We’ve learned from the failings of other industries like the music industry and from big name companies who have gone under like Kodak, Howard Johnson’s, Smith Corona and Blockbuster. We don’t ignore change anymore but change is still hard.
We understand the imperative for change.
We talk about the need for change.
But when it comes to actually changing, that’s where we get stuck.
This is a universal issue, not just confined to the association industry. I’ve heard statements like this, “we are good at talking about change but not good about actually doing it” from very diverse groups of professionals including financial software developers, university presidents, fundraisers and CFO’s.
But some do change. We see the outliers in our industry who experiment, try new things, reinvent their organizations, fail and finally innovate their way to success. What did they do to actually make action happen? How do you move from just talk to real live change?
This begs yet another question. Is the goal all-important or is the process nearly as important as the goal? Organizations and leaders who focus exclusively on the goal often leave a trail of dead bodies in their wake. We can get anything done with enough cajoling, threatening and firing but is this the kind of project we want to be involved with?
So let’s assume that the change process is nearly as important as the final outcome. We want to learn along the way. We want to do this again and again, getting better each time. If we outline this kind of project, a project where maybe the team is actually stronger in the end, the process looks something like this:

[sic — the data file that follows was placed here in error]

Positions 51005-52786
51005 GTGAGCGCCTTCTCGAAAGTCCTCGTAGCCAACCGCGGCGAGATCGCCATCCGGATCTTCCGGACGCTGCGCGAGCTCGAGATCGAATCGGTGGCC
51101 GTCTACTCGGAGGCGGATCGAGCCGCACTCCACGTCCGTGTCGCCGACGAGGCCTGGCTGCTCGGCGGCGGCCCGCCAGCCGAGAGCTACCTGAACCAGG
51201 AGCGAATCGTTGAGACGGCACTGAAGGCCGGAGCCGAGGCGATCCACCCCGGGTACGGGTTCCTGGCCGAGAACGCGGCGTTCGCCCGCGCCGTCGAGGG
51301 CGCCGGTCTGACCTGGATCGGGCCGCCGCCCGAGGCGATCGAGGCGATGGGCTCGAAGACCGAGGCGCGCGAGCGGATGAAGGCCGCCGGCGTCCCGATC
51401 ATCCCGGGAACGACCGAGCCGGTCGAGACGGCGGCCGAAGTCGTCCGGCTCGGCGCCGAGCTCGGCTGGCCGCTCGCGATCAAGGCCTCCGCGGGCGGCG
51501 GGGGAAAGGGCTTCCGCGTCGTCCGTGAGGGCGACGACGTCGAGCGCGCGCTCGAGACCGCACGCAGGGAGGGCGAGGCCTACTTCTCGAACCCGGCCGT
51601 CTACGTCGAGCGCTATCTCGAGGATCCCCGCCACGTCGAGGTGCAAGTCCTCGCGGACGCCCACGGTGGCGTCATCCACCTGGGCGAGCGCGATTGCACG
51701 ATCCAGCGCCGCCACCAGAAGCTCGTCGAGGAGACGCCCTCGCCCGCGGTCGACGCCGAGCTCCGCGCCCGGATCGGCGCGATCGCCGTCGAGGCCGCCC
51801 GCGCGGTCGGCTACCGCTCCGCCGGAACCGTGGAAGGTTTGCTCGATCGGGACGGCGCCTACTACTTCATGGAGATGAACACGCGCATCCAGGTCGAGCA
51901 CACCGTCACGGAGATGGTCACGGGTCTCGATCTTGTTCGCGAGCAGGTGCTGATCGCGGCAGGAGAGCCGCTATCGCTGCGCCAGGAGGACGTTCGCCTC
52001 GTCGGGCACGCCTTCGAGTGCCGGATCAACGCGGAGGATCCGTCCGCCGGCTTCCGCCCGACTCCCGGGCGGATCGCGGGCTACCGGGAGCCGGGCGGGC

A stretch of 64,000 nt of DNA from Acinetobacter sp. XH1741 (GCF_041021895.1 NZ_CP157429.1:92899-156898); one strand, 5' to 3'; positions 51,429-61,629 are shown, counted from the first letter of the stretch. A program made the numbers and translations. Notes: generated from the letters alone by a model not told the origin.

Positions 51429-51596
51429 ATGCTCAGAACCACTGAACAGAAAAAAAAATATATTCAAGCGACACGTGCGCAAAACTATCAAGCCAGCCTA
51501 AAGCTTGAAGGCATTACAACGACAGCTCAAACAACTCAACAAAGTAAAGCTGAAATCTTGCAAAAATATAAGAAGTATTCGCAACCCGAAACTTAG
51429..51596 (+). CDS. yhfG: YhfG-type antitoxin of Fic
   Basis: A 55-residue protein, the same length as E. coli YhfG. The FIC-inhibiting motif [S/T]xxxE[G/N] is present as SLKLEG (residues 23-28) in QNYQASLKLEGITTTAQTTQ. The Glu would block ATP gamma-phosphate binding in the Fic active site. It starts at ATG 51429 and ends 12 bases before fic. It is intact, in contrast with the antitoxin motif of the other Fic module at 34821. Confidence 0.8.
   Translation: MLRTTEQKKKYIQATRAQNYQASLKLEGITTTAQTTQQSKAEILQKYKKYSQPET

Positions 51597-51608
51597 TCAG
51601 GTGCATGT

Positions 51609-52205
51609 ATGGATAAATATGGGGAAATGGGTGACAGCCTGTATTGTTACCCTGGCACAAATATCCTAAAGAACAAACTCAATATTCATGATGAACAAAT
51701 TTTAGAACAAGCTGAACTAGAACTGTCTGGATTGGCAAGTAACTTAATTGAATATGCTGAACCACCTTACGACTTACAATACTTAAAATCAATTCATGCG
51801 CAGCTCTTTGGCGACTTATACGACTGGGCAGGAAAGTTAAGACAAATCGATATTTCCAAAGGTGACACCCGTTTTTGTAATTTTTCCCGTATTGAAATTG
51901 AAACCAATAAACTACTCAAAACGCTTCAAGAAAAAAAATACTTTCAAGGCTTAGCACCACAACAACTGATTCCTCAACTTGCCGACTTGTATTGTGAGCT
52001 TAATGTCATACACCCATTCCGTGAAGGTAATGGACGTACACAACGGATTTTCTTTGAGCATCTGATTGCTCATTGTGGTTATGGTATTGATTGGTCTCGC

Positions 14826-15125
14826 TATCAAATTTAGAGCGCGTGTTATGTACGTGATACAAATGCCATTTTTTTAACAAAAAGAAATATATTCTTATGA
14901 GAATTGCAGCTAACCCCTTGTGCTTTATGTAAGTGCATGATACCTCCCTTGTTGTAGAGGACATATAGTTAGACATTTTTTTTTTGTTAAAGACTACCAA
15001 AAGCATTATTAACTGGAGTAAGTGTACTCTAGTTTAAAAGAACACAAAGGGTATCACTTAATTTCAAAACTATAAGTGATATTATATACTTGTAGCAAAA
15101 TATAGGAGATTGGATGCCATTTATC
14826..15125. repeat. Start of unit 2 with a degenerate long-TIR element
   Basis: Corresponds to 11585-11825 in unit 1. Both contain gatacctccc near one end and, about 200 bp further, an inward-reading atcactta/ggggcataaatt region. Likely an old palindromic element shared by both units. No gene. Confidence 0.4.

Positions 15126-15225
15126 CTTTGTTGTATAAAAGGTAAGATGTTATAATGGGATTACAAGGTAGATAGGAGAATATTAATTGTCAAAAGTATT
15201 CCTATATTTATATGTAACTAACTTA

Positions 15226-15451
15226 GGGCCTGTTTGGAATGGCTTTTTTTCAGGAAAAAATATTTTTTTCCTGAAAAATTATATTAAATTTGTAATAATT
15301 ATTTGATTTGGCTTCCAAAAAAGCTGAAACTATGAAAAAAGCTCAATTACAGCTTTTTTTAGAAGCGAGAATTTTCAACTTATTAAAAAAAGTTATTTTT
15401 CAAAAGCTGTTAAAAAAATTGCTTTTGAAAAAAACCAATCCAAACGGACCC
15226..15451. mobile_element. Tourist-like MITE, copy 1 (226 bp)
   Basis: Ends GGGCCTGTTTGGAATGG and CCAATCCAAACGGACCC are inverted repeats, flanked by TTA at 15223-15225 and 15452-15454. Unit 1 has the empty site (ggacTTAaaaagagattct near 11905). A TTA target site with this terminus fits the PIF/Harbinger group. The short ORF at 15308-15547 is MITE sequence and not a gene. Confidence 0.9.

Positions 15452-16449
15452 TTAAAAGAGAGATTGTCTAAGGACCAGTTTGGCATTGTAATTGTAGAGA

Discovery: Learn what members want, what the need and how they are going to thrive in the future.
Strategy: Use the member insights to create a mission and strategies that aligns with members’ needs.
On-board: Create stories and a clear vision that explain where our members are going, why we are the ones to take them there and how we are going to do it. Share these stories early and often with staff, the board and members. Switch: How to Change Things When Change is Hard by Chip and Dan Heath is a great read about this.
Support and Safety: Enable teams or individuals to carry out the mission in a environment where mistakes are inevitable and where it is okay to be wrong.
Celebration: Honor and amplify hard and brave work during milestones along the way and at the end.
We are in control of more than we think. Not only can we undertake a big change project we also determine the tone of it. Start talking of change and we remember other terrible projects where everyone ran around frantically afraid the next shoe would fall on them. Instead let’s intentionally practice change in a humane way where we learn and grow and perhaps have just a little bit of fun.
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